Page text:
Occasionally, you’ll be driving on a very nondescript country road passing through rolling farmland that characterizes most of rural Minnesota, and come across something that takes you by complete surprise, making you almost break your neck trying to see it (or slam on the brakes if you’re like me). The Watt Munisotram is one of those places.
It’s the last place you’d expect to find the largest Buddhist Temple in the Upper Midwest. Set on a sprawling 40-acre campus surrounded by farmland some 30 miles south of Minneapolis, the Watt Munisotaram is as visually arresting as it is culturally significant.
The Minnesota Cambodian Buddhist Society was founded in 1982, although the temples we see on the grounds here were not established until the 2000s. At the Watt Munisotaram, you’ll find the original temple which is now used as housing for monks and priests, several smaller “stupas,” or shrines with relics of Buddha and his disciples, and the two-story Main Temple, with its shrine to the Buddha and vivid paintings of the stages of Buddha’s life on the walls.
Outside, there are several pavilions and landscaped grounds, with reflecting pools and other Buddhist figures, leaders, and historical figures. There were several new additions going up during our visit in October 2017 and construction workers onsite. The grounds are free to walk around and observe; they kindly ask you remove shoes and hats while entering the shrines and donations are encouraged. Much like Trinity Heights in Sioux City or Lakewood Cemetery in Minneapolis, one does not truly need to be religious to appreciate or enjoy this amazing and peaceful place.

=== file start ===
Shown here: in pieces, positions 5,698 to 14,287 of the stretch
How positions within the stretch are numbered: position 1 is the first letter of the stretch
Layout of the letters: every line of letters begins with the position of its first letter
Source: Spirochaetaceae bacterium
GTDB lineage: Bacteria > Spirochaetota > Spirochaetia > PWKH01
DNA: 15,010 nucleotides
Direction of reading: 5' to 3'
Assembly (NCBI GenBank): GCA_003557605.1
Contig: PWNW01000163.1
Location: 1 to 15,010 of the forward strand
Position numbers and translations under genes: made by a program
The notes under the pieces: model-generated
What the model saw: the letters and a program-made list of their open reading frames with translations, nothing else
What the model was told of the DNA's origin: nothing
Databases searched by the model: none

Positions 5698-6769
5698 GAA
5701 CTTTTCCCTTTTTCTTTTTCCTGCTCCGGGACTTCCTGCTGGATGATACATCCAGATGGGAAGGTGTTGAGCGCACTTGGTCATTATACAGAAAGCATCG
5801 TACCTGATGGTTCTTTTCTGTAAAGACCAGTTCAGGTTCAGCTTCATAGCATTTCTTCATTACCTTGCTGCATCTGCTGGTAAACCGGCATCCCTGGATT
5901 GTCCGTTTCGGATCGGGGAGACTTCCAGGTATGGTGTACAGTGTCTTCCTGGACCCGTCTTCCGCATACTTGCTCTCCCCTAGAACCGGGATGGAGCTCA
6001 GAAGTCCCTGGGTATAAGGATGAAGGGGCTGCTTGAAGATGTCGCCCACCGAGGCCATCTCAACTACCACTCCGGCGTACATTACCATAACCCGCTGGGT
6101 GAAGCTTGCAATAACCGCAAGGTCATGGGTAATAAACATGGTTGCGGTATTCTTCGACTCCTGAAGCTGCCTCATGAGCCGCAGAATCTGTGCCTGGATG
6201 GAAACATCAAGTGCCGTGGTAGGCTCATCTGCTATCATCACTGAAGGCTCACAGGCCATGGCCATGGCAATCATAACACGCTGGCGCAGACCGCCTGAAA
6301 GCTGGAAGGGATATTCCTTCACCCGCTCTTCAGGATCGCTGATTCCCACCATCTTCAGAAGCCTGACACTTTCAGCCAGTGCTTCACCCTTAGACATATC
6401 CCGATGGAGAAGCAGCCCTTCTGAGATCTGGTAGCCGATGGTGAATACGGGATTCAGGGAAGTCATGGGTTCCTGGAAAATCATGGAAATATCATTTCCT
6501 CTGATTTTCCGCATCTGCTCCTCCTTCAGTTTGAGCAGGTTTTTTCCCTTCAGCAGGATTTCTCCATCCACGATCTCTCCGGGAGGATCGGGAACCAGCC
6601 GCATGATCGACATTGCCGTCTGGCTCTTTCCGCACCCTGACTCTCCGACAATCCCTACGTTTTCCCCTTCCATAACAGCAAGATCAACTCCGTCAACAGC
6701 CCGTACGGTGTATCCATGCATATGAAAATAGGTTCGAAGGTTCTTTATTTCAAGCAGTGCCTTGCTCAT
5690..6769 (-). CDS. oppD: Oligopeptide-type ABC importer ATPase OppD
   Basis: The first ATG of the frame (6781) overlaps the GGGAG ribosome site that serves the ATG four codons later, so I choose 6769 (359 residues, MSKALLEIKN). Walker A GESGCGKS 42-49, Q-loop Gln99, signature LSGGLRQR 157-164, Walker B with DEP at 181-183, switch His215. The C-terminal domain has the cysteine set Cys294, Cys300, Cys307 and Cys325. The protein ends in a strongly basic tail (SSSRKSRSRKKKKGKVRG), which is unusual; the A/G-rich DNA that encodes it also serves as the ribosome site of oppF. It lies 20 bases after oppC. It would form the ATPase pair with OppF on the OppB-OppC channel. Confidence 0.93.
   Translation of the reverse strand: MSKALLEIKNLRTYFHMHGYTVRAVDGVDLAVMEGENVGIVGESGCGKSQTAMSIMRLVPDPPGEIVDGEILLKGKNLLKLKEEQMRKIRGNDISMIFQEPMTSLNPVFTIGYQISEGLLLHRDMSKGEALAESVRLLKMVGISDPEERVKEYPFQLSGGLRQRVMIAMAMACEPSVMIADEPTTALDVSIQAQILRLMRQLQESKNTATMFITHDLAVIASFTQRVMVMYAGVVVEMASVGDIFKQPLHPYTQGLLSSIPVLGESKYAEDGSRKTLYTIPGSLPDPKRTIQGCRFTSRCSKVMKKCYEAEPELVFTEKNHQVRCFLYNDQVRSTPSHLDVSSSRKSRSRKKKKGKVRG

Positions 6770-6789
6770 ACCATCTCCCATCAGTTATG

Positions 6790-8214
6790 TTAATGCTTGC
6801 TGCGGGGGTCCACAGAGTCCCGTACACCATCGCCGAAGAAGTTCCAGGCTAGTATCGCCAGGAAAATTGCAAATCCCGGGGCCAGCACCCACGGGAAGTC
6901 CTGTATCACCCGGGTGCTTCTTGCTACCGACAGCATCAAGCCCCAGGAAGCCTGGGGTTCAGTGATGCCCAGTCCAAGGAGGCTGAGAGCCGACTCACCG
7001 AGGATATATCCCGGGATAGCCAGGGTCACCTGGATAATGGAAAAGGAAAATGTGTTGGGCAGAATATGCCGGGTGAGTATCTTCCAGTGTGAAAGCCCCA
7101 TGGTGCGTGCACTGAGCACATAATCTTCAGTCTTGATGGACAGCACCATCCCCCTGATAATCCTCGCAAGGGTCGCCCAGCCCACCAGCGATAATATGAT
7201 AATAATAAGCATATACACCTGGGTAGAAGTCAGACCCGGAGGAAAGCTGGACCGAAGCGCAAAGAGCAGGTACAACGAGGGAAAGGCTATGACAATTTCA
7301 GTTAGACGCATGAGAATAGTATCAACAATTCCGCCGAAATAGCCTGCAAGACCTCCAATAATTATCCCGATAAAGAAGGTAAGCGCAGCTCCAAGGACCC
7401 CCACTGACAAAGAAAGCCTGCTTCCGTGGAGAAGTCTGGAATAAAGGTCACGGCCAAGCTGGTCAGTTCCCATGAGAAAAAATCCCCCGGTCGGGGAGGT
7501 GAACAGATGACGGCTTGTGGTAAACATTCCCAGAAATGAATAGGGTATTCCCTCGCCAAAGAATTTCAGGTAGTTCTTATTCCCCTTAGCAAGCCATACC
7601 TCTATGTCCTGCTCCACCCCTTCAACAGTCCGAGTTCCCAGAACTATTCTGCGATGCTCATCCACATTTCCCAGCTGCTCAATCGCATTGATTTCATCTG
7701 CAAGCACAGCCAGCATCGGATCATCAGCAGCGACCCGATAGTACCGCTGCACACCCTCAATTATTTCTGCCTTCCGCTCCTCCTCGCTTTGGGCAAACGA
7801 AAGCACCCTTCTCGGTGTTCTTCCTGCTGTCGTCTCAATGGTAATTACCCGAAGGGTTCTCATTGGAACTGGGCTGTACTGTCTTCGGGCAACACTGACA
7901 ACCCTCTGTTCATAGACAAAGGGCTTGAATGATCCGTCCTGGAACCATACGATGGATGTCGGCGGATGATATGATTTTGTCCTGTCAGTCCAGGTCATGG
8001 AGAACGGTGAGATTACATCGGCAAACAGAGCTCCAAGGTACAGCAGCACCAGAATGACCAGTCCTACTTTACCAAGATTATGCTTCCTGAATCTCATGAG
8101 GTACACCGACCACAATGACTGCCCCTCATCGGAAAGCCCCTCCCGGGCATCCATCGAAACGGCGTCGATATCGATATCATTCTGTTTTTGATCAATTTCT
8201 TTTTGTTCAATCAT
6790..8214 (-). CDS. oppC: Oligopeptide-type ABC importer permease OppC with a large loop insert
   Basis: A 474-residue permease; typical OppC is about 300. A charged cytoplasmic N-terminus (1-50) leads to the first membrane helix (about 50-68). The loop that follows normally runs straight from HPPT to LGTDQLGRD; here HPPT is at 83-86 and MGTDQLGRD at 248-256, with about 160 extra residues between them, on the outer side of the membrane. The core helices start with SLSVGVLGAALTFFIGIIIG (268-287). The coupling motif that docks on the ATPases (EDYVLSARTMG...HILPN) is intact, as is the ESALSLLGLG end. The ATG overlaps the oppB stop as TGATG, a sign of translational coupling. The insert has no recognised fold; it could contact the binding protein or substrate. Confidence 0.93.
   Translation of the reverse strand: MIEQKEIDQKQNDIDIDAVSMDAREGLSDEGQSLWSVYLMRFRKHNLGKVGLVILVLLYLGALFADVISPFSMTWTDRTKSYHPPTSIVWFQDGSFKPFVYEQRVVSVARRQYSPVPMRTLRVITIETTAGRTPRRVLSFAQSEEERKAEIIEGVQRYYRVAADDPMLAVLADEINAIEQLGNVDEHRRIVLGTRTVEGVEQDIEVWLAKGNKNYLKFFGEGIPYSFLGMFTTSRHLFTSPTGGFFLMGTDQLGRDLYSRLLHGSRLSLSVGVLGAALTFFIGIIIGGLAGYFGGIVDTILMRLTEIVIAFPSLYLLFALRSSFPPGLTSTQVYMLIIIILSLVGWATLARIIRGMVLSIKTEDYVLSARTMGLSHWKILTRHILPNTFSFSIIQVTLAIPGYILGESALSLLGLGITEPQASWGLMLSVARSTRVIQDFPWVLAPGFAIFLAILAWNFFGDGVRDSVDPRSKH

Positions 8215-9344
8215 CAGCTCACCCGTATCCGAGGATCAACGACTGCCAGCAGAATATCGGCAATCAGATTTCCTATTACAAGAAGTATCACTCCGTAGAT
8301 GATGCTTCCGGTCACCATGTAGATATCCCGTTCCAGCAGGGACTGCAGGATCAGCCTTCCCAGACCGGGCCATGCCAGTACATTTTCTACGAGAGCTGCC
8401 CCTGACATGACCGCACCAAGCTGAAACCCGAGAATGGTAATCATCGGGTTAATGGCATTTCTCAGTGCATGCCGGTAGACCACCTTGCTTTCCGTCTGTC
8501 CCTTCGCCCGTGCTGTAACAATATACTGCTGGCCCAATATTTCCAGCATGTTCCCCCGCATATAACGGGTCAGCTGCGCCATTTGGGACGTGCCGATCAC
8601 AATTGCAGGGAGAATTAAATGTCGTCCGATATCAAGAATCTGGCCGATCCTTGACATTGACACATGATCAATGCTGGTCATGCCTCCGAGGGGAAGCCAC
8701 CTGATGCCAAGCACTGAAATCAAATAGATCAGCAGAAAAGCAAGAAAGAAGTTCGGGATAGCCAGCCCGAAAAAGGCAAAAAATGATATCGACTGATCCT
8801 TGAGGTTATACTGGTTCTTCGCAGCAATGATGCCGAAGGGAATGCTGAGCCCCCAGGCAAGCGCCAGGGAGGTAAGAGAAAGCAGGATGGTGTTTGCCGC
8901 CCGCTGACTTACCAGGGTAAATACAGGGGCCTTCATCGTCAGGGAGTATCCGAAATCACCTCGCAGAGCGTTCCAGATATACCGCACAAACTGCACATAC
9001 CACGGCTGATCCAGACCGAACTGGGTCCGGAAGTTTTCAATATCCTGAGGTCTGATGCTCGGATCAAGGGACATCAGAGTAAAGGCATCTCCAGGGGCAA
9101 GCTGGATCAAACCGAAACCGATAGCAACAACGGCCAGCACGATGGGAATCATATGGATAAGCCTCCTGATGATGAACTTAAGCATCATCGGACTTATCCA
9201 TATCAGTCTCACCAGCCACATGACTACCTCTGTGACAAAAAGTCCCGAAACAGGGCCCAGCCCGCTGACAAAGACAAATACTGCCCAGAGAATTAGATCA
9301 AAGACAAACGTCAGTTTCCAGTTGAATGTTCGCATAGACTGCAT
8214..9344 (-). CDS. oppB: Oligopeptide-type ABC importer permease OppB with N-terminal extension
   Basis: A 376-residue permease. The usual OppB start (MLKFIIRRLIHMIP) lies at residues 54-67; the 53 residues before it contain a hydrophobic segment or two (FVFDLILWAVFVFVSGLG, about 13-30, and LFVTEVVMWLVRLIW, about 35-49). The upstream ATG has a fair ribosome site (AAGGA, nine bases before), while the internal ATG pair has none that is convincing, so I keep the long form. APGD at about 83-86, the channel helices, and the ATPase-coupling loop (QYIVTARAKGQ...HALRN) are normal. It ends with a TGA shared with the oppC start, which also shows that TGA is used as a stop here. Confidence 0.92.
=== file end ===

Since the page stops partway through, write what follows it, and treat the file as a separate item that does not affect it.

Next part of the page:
The shrines are all decorated in Far East Architecture, with gilded gold, dragons, lotus flowers, and rich colors. Buddha is depicted in his classic pose and the reclining Buddha, another iconic symbol that symbolized his ascent to Nirvana. Much of the text around each shrine is written in Cambodian, so it’s tough to get a grasp on what exactly you’re looking at, but this website details the statues and shrines very nicely, so you can always study up. Watt Munisotaram is found between Farmington and Hampton, just beyond the southern suburbs of the Twin Cities. Plan to spend a good hour walking the grounds and exploring the campus. The people are friendly and inviting; you may see monks walking the grounds and artisans working on new structures or landscapes. You may not know much about Buddhism, but there is no doubt this place will mesmerize you.
While in the area: Hot Sam’s Antiques in Lakeville and the remains of a WWII munitions factory in Rosemount aren’t too far away, and make sure to swing into Hampton just a few miles away to see some more roadside attractions as well.